See Your Savior Clearly (January 14, 2017)
See Your Savior Clearly
There is an ancient Indian parable about a group of blind men and an elephant. They had no idea what an elephant was, and so they had to learn about it only by their sense of touch. One of the blind men came to the side of the elephant and described an elephant like a large wall. Another found the tusk of the elephant and described it as a spear. Still another began to investigate the trunk of the elephant and described an elephant like a snake. As they all began to argue, another joined in saying that an elephant was like a tree, upon examining the elephant’s leg, and yet another argued that an elephant is like a rope, as he grabbed the elephant’s tail. The whole purpose of this parable is to say that unless you have the whole picture, you cannot see something clearly. And if you can’t see something clearly, you won’t be able to understand it’s purpose.
Today we are going to work on seeing our Savior clearly. Really, that’s what the season of Epiphany is all about. But here especially, at the very beginning of Jesus’ ministry, John gives our Savior a proper introduction. Your Savior demands repentance and he has come to live in your place.
“John the Baptist appeared in the wilderness, preaching a baptism of repentance for the forgiveness of sins” (Mk 1:4). John’s environment illustrated his message well. “Your hearts are like this wilderness you see around you!” He might have said. Your hearts are parched and dry, hard and rocky. They are inhospitable for any kind of life. They are harsh to anyone who dares to venture in. No one could live out here, nor would anyone want to! Do you see how this is a reflection of your own heart? This is no place to foster any kind of new growth. This is an unforgiving place. And yet, here you are. You are out here in this harsh wilderness to hear a message that your Savior is near – to hear about your Savior and to learn how to meet him rightly.
The bad news is, you are not ready to meet him. If your perception of the Savior is that he will come, meet you in the depths of despair and in your agony and just make everything alright, you are not ready to meet him. Please, understand me correctly, indeed, he does do that, but that’s not the whole picture. He doesn’t simply lay sod over the desert wilderness of your heart and call it good without addressing the underlying problem. In no time at all that sod would die and the desert wilderness would take over again. Rather, your Savior has come to bring about a full transformation. Not just addressing the symptoms of sin, but getting to the root problems, starting with your sinful nature.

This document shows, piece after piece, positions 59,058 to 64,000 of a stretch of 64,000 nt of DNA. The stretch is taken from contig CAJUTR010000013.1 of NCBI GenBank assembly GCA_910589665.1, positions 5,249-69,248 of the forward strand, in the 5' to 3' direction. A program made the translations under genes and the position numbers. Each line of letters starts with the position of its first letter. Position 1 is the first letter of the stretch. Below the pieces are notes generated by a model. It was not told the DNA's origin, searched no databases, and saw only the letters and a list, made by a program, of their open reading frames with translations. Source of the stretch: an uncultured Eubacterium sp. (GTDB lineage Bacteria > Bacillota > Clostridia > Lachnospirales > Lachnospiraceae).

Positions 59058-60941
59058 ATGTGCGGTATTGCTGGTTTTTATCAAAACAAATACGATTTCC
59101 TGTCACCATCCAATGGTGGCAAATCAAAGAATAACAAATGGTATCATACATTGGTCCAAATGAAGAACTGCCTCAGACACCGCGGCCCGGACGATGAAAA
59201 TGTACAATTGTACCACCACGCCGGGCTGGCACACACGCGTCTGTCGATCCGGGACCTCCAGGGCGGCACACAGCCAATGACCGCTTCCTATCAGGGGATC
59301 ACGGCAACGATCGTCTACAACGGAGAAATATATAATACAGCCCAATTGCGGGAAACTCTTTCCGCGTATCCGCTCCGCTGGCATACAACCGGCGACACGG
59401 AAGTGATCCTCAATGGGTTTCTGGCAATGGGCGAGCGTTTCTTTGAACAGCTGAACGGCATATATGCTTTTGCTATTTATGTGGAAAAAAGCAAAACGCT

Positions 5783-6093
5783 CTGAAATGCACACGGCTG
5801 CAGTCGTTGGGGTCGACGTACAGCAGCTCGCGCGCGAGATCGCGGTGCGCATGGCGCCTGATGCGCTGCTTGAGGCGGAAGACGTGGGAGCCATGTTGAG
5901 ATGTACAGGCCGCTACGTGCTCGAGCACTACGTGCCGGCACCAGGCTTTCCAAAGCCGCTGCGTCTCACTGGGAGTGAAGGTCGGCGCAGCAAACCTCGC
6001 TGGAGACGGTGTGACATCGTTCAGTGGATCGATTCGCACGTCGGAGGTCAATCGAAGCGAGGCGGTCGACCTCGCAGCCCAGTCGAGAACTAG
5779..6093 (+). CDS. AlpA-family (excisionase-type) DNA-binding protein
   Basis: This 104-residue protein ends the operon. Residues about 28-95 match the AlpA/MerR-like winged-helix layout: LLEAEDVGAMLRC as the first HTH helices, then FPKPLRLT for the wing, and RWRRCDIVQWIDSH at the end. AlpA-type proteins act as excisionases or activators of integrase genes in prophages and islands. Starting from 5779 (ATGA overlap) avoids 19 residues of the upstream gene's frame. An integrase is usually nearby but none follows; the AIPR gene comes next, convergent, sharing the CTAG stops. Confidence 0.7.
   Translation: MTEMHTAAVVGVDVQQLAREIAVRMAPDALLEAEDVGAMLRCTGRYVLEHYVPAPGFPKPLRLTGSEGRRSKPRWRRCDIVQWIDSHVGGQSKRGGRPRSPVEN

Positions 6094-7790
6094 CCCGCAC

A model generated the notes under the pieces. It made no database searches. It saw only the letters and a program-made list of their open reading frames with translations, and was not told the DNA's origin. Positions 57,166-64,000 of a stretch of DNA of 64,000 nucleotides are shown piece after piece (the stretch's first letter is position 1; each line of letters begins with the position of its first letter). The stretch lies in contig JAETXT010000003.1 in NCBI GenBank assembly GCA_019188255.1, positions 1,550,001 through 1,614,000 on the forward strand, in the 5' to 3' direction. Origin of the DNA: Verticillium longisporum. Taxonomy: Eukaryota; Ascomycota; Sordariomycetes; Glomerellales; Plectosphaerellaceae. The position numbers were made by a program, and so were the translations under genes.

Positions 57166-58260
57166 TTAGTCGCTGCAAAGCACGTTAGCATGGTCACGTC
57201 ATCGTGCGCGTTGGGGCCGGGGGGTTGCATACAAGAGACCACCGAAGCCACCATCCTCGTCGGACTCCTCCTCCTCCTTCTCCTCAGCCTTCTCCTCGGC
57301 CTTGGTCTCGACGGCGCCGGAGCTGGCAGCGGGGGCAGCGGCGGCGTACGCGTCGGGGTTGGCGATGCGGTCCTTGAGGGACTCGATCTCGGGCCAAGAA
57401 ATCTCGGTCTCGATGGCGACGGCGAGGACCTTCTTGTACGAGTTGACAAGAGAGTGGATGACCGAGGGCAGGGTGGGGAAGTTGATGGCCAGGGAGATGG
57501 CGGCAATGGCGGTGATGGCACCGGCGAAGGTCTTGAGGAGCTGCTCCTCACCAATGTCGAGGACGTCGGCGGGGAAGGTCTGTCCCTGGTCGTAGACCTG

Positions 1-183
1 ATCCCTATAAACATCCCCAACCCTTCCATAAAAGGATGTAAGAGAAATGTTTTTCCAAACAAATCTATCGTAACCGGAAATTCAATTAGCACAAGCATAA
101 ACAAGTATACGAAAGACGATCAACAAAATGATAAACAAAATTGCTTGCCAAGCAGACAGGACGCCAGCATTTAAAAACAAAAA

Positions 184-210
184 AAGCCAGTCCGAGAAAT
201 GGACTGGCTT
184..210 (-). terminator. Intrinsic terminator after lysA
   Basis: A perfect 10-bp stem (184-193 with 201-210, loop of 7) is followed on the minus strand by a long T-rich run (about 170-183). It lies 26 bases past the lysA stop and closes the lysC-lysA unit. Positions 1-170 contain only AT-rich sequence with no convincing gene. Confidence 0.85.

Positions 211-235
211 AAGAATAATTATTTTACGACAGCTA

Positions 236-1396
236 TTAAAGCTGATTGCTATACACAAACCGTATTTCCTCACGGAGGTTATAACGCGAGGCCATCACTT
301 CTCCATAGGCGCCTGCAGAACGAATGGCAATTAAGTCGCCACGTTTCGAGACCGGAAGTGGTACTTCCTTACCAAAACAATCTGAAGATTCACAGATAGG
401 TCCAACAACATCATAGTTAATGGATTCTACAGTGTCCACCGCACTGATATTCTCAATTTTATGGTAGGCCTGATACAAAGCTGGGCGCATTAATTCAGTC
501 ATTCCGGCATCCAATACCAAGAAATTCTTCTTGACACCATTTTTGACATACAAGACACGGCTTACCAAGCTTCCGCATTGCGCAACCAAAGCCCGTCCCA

So repent! And make it a full repentance, a full transformation. That’s what the word means after all. True repentance means not only sorrow over sin and dread of God’s punishment. It means turning your heart and mind away from the sin that expresses itself in outward ways whenever possible. True repentance will not allow the penitent soul to continue to live in sin. Rather, it will come up with a strategy for turning down sinful desires whenever they arise. You know those sins which plague you again and again. The next time you begin to feel that sin lurking, what are you going to do to shut it down before you are caught in Satan’s snare? Know that repentance isn’t just a way to clean up in the aftermath of sin. Repentance means a whole new attack strategy, a whole new way of life, a way of life that encounters sin and shuts it down.
Live a life of repentance and be baptized! In baptism there is forgiveness of all your sins! That’s exactly what it says here. John preached “a baptism of repentance FOR the forgiveness of sins” (Mk 1:4). Just as God commanded the baptism we use today, God also commanded John’s baptism. And for both of these baptisms he attached the blessing of the forgiveness of sins. It’s amazing that God has given us a tool which really addresses the underlying problem in such a vivid way. Baptism also serves as a physical reminder that it is God who makes the change within. I’m sure you’ve taken many showers and baths in your lifetime. And no matter how hard you scrub, this is only going to remove surface dirt. But when you are washed by God’s command, when the water falls upon your head in connection with God’s Word, he makes something special happen. He removes your sin and guilt. He cleans your heart and washes sins away. And he works in you a transformation so that you are no longer a parched wilderness, but a spring welling up to eternal life!